- Funimation Films
If you were thoroughly scouring critics’ lists of last year’s best movies, you may have run across Your Name popping up on a few — a very few, since this Japanese animated film only played in theaters in Los Angeles in December and wasn’t widely screened for critics elsewhere. This week, however, the Texas-based anime distributor Funimation brings this movie to San Antonio theaters in both English-subtitled and -dubbed versions. While I wouldn’t have placed this film on my Top 10 list last year, this box-office hit in Japan with an eye-catching premise and visuals deserves a look while it’s here, and not just from anime fans.
The plot begins with 16-year-old Mitsuha Miyamizu (voiced by Mone Kamishiraishi in the subtitled version and Stephanie Sheh in the dubbed one) waking up in her bed in a rural town called Itomori. This isn’t unusual, except that everyone she knows remarks on her weird behavior from the day before, none of which she can seem to remember. Mitsuha hates her strict life as the mayor’s daughter and wishes she were a handsome boy in Tokyo.
The thing is, she already is one. Every few nights during sleep, she switches bodies with Taki Tachibana (voiced by Ryûnosuke Kamiki and Michael Sinterniklaas), a similarly aged kid with an interest in architecture and a job at an Italian restaurant in the capital’s ultra-hip Shinjuku ward. No wonder the teens have trouble remembering who their friends are. Suddenly, Mitsuha becomes much better at basketball and can’t stop fondling her own breasts, and Taki is eating all the sweets Mitsuha wants and getting a date with that cute supervisor at work (voiced by Masami Nagasawa and Laura Post). Eventually, the teens figure out what’s happening and start leaving notes on each other’s phones.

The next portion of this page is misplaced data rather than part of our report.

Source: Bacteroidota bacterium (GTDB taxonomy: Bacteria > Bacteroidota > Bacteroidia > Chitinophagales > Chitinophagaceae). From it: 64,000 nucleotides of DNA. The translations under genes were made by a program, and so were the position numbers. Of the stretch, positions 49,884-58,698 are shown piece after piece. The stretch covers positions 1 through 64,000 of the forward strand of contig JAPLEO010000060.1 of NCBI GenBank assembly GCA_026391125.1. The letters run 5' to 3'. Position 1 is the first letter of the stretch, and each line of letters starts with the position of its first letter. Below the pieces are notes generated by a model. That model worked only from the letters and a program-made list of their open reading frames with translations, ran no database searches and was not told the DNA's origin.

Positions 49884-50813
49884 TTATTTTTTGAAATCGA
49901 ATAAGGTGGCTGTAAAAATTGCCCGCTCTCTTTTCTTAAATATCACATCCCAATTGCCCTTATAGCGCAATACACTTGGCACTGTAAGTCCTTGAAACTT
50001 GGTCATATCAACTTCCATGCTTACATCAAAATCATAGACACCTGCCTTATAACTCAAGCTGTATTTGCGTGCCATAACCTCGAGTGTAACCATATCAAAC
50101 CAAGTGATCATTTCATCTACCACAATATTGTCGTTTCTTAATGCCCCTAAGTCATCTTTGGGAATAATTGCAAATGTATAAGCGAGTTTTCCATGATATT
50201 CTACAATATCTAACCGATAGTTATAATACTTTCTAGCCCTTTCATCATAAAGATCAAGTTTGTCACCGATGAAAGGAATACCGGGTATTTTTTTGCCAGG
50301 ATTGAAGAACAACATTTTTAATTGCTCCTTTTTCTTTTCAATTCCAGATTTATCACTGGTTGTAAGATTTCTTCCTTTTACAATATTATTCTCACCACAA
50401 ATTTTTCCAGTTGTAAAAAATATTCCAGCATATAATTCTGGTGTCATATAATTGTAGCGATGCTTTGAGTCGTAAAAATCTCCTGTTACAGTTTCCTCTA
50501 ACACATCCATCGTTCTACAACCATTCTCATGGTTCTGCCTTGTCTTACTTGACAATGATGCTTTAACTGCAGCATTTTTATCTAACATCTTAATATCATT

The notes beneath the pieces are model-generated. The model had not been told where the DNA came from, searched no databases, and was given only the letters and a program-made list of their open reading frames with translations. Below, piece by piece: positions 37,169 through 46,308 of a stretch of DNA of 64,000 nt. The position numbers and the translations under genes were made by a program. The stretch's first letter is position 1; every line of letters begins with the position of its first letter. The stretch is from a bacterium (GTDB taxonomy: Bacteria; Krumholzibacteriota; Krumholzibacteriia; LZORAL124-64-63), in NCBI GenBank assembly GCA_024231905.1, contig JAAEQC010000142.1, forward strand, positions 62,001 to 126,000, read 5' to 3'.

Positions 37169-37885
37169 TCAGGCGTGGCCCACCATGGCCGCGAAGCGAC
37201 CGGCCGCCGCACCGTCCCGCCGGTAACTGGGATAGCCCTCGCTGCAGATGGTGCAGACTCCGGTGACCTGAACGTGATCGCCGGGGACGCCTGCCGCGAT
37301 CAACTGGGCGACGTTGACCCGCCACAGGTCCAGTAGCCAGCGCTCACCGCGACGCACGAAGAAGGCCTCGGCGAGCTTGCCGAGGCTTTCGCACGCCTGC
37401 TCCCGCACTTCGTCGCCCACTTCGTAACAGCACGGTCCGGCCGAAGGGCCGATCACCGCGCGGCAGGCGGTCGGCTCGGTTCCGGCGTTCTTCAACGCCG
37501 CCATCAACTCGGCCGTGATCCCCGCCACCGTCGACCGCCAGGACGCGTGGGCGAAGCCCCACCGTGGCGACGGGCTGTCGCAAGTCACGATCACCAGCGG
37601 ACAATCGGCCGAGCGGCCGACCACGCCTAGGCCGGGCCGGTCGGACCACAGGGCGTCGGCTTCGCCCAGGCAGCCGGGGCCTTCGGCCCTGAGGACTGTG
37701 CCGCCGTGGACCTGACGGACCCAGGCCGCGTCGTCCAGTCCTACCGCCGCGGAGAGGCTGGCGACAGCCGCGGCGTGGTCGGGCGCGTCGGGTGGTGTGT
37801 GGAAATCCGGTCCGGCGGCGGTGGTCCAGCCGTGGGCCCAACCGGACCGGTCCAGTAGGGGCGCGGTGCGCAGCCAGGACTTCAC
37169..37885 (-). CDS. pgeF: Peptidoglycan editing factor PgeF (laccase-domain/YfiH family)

If you’re looking for a Western-style exploration of gender fluidity, this might disappoint you. While Taki and Mitsuha do gain some perspectives on what it’s like on the other side of the sex divide, the key to the plot and the body-switching is a mystical confluence of events tied to a comet passing overhead and the Shinto shrine that Mitsuha’s family is taking care of. This is the first movie released in America by director Makoto Shinkai, who wrote this movie’s script based on his own novel. His story is structured as a closed loop much like the braided-cord bracelet that ties Mitsuha and Taki together, but it doesn’t match the emotional impact that old anime masters like Hayao Miyazaki and Isao Takahata regularly deliver. As the two kids try to avert an ecological disaster, the thriller-like conclusion feels like something pulled from a different film entirely.
Still, there’s no doubting this 44-year-old filmmaker’s talent and eye for beauty, as he renders both the rural landscapes and the bustling cityscapes in sun-dappled glory and does particularly well by an opening shot of a meteor shower over Itomori. The script has clever touches, too, like the play on the Japanese words for “twilight” and “who are you?” If Your Name isn’t quite as revolutionary as it seems to promise, it does herald an important and distinctive new voice that uses anime to address some grown-up — or at least partially grown-up — themes.